There are certain dogs that are always looking for a game, while there are others that are more stoic and reserved. Playful dogs are adorable, but how many games of fetch or tag do you plan on playing each day, especially if you have children or other dogs that can serve as playmates.
The same goes for sheepdogs, who were bred to herd animals and require a high level of intelligence and attention. Because of this, if you don't provide enough cerebral stimulation, they'll make their own work, usually by digging and chewing. Dog sports and jobs like agility and search and rescue can help exercise a dog's brain.
High-energy dogs are constantly ready to go. These dogs can work hard all day since they were bred to do a certain job, like hunting or herding animals. These creatures are more likely to jump, play, and investigate new sights and smells.
Dogs with low energy levels prefer to sleep all day. Consider your own level of exercise and lifestyle, and whether a playful, energetic dog will excite or frustrate you.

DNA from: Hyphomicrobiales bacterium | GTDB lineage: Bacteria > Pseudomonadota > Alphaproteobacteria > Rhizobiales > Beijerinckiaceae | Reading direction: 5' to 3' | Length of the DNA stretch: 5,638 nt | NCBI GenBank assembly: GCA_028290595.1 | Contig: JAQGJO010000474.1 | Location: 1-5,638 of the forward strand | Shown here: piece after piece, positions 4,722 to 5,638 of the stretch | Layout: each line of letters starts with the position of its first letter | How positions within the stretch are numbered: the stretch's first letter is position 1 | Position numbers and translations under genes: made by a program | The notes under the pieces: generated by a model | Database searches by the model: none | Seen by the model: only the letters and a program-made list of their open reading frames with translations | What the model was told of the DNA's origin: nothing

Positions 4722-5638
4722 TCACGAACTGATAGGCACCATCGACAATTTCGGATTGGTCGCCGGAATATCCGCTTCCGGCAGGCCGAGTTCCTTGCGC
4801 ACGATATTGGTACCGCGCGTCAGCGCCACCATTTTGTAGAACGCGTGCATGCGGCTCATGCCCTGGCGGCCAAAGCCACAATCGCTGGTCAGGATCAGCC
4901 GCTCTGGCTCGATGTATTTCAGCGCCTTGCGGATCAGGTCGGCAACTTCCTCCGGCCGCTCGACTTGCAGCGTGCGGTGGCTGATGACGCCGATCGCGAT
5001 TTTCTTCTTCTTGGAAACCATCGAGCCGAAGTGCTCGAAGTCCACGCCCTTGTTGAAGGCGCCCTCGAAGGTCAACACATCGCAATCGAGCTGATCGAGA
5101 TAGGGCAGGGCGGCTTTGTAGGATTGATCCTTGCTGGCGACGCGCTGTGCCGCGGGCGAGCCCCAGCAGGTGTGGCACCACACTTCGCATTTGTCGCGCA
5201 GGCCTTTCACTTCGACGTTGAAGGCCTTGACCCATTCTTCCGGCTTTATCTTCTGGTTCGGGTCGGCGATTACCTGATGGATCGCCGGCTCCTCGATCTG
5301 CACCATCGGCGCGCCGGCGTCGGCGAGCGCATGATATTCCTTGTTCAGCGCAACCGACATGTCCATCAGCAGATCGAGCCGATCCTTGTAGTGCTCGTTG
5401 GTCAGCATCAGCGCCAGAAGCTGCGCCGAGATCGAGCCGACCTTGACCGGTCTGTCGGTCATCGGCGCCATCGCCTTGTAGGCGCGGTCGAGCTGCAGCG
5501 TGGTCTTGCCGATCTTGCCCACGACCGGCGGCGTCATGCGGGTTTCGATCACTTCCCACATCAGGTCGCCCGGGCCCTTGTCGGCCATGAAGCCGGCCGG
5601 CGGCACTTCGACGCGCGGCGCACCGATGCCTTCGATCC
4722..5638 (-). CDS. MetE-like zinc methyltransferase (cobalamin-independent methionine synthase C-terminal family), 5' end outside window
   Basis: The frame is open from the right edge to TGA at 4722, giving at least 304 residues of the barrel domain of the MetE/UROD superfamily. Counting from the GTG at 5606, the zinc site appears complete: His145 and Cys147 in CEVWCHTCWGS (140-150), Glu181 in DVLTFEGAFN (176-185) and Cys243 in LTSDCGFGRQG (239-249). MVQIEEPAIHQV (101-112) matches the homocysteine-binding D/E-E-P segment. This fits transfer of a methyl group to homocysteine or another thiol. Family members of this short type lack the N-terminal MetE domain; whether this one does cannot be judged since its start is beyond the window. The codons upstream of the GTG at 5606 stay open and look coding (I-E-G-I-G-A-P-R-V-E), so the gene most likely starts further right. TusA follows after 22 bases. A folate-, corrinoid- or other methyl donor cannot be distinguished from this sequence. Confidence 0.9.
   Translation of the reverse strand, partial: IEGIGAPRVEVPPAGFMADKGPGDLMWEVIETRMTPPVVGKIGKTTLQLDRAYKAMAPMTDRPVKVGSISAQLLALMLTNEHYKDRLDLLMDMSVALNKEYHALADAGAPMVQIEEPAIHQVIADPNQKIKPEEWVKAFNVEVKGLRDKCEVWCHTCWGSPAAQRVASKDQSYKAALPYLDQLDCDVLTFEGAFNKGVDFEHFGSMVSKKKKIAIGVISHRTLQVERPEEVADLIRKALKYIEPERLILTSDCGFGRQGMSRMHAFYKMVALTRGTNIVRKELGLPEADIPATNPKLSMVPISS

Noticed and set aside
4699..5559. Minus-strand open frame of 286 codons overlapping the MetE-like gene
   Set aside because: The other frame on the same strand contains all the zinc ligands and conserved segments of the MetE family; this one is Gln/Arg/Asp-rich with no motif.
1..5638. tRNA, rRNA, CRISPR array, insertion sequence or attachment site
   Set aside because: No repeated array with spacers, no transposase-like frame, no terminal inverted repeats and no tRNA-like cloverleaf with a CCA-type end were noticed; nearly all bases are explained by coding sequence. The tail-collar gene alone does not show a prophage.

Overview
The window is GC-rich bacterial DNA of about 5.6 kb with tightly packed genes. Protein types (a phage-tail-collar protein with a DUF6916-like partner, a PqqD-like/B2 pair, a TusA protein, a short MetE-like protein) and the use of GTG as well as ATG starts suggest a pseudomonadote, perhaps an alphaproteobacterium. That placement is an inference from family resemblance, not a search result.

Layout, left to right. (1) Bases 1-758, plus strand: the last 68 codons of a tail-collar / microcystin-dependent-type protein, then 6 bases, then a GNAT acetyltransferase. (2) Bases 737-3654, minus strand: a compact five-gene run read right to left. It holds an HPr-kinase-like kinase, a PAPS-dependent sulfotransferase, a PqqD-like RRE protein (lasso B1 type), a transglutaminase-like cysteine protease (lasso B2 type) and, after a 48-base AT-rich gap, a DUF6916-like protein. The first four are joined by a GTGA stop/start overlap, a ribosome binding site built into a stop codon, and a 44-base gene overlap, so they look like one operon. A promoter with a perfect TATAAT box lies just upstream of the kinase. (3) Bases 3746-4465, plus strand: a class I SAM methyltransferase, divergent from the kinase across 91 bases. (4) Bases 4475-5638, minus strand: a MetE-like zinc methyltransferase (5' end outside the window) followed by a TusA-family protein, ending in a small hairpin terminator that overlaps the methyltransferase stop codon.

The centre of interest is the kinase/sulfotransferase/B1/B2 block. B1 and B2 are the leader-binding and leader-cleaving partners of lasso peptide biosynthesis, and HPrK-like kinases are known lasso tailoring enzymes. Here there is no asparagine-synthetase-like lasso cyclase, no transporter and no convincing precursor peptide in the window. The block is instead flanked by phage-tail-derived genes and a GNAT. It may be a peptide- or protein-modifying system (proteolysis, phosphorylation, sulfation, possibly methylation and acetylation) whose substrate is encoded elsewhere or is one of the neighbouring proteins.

Easy To Train
Dogs who are easy to train are more adept at quickly making a link between a cue (such as the phrase "sit"), an action (such as sitting), and a result (such as receiving a treat. Dogs that are more difficult to teach require more patience, practise, and time.
You'll need to utilise incentives and games to get your dog excited about training because many breeds are intelligent but have a "What's in it for me?" training mentality.
Family Affection Level
Affectionate With Family
Some breeds remain distant and independent, while others form close bonds with one individual and are indifferent to others. Canines raised in a family with other people are more inclined to be affectionate toward them.
Having a blasé attitude about screaming, running youngsters, and being gentle with children are all characteristics of a dog that is good with children. There are several names you may not expect to see on the list: Fierce-looking Dog breeds such as Boxers and American Staffordshire Terriers are popular among families with children (which are considered Pit Bulls). Chihuahuas, which are small, sensitive, and potentially sharp, aren't necessarily a good fit for families.